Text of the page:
MS and some of its related symptoms, such as numbness, dizziness, weakness, loss of balance, tremors, and more, can lead to an increased risk in experiencing falls for those living with the condition. One of the MultipleSclerosis.net contributors, Devin, recently posted an article about his life with MS-related falls, and how he copes with these potentially frustrating or embarrassing situations. After this article was published, we received an incredible response from our community on their experiences with falling, and how they cope with this often-scary situation. Below are some of the amazing responses we received.
Maintaining a positive attitude and sense of humor
Although falling may be frustrating or painful, many of our members reported that the only way to get through a fall is to look on the positive side of things. Several of our members mentioned that embracing a potentially embarrassing situation with a bit of humor helps them get through.
“I know I walk like I am drunk. But like I said before, if I fall, I am taking the table, plant, lamp, and chair with me. I plan to do it with as much finesse as I can, LOL”
“Hubby said when I go down it’s like a wildebeest that gets shot! Have to have a little humor with this! Seriously, I can drop like a sack of potatoes with absolutely no warning.”
“I always get up saying, I’m ok, I’m ok. I really don’t know if I’m ok, I just licked the floor, lol!”
“I fall. Usually in new or crowded places. (Airports are my favorite, lol) I have survived them pretty much intact, and laugh them off.”
“Having a constant tremor since 28 does not help, but I use a lot of humor because I must to survive.”
Utilizing mobility aids, if necessary
For some, using a mobility aid, such as a cane, walker, or wheelchair, may feel like a loss of independence and lead to frustration on its own. However, many individuals in our community noted that although it may be difficult to start using a mobility aid, the potential reduction in pain and injury from falling may be well worth it.
“I have a couple of canes, one I keep in the car and the other at home. I also walk like I am drunk, but hate using a cane. If I am tired or am on uneven ground, in crowds, etc., I will use one for safety.”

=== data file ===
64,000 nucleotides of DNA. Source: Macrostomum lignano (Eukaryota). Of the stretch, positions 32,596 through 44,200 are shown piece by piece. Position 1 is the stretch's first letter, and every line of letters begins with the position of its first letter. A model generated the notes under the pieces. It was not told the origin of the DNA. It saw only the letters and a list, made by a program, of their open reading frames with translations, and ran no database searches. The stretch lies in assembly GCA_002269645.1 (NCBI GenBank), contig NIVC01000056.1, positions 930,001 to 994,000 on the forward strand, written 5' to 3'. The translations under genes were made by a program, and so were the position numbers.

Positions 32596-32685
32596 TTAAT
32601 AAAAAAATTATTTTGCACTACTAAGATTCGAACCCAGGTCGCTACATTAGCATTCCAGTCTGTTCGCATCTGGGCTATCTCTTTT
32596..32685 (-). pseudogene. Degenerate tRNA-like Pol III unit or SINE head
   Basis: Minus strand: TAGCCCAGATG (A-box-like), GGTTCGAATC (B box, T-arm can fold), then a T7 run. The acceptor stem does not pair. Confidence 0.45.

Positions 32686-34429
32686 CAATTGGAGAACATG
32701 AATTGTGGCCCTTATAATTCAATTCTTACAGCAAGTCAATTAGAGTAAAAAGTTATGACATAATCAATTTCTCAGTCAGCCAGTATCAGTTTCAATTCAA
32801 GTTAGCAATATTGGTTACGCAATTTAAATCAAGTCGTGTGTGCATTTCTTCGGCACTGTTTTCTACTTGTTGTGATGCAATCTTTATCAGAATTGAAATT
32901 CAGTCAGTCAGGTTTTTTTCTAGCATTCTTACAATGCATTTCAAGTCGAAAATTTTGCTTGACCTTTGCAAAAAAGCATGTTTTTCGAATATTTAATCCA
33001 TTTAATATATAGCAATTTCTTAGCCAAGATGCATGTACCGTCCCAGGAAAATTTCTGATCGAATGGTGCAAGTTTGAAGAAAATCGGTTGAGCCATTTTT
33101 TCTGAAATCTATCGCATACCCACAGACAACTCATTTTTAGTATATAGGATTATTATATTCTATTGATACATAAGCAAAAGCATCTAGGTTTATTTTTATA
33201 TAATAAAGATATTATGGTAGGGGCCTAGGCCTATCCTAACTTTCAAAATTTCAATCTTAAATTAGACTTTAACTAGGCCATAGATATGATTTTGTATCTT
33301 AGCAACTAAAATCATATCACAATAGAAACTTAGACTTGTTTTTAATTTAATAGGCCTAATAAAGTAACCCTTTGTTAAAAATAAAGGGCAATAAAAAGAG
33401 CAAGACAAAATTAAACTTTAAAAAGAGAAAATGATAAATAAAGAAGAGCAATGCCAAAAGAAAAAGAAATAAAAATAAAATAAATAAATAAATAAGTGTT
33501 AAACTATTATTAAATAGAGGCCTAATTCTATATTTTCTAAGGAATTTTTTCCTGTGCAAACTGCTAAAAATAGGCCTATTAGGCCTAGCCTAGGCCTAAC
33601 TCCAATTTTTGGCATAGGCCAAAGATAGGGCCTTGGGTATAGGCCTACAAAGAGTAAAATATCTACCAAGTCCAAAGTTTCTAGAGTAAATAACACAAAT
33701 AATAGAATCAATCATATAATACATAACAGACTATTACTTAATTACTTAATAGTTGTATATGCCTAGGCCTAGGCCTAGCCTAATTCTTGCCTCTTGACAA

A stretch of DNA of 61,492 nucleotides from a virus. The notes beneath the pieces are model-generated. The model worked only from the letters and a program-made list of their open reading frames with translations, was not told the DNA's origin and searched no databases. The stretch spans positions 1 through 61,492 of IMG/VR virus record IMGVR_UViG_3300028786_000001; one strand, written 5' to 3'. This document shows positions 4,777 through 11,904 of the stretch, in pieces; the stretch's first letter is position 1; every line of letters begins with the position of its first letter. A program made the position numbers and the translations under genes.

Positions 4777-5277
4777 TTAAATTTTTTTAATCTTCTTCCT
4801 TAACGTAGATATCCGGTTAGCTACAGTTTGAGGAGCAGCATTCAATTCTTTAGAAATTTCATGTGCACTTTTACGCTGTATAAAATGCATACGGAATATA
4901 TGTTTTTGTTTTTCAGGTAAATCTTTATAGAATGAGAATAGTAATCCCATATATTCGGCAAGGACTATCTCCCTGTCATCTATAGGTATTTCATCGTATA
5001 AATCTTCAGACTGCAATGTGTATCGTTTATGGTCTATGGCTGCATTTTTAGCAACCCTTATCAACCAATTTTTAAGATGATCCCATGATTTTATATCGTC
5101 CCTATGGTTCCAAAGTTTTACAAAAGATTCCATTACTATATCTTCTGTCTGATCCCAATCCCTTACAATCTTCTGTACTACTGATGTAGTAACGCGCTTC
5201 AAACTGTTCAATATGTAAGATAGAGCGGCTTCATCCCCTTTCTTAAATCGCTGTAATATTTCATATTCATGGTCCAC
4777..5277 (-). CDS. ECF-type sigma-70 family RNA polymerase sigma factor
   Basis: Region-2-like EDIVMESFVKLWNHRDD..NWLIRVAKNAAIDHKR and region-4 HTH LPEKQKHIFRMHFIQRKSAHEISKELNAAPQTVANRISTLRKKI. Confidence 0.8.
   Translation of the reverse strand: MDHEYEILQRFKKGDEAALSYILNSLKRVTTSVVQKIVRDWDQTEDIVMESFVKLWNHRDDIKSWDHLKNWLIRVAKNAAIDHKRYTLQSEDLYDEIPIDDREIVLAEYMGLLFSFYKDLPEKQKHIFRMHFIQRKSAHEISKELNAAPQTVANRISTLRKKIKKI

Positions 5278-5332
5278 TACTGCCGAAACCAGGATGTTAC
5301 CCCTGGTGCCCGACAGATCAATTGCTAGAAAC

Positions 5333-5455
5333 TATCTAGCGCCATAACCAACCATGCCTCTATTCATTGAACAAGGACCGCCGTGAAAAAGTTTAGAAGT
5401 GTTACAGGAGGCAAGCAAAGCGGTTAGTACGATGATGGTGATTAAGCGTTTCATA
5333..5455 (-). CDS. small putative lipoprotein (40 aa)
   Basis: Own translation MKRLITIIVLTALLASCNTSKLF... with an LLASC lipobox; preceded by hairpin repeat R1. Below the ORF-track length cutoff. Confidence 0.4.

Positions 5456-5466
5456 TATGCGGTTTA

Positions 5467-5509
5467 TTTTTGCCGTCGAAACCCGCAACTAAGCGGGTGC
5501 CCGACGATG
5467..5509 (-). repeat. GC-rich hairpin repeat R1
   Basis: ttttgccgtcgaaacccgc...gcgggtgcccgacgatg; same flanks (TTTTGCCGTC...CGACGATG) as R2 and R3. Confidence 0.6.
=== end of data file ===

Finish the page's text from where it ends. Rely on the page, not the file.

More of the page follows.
“I use canes at home and crutches in the wild. Get a smart looking cane and use it, you will thank yourself. It took me some time to realize that a bruised ego heals faster than a body bruise. There are so many options to give yourself some style. Be like House and have a cane with flames—or add stickers—or whatever!”
“I can fall standing still, very frustrating. One fall almost killed me. I use a cane now and if necessary, a walker.”
“Also had some nasty falls, mostly at home, but some in public. I gave in and started using a cane. Best thing I ever did.”
Exercising extra caution when walking about
Regardless of whether or not they were using a mobility aid, many of our members shared that they have started practicing increased caution when walking. The use of supportive surfaces and ample lighting helps several of our members get through the day without a spill.
“I used to ski, and it sure helped learning how to fall then. Now I work on the avoid, by slowing down things. And good lighting—that always helps too!”
“I really don’t want to fall. Period. I have night lights everywhere. Just in case I missed something.”
“I don’t fall much yet, but that’s because I always try to have a wall close by. I must look like a weird person, following walls and touching all objects I pass.”
“I don’t fall, I just about crash. But I use the walls a lot!”
It’s apparent from the feedback we have received that MS-related falls are of concern for those living with the condition. For many of our members, utilizing a bit of humor after minor falls, relying on mobility devices, and practicing increased caution when up and moving are ways to cope with this often-frustrating situation. However, if you or a loved one take a fall that leaves you in pain or makes you feel as though you are injured, contact a medical professional as soon as possible.
In what ways do you combat MS-related falls? Let us know if you have any tips or tricks to avoid a tumble!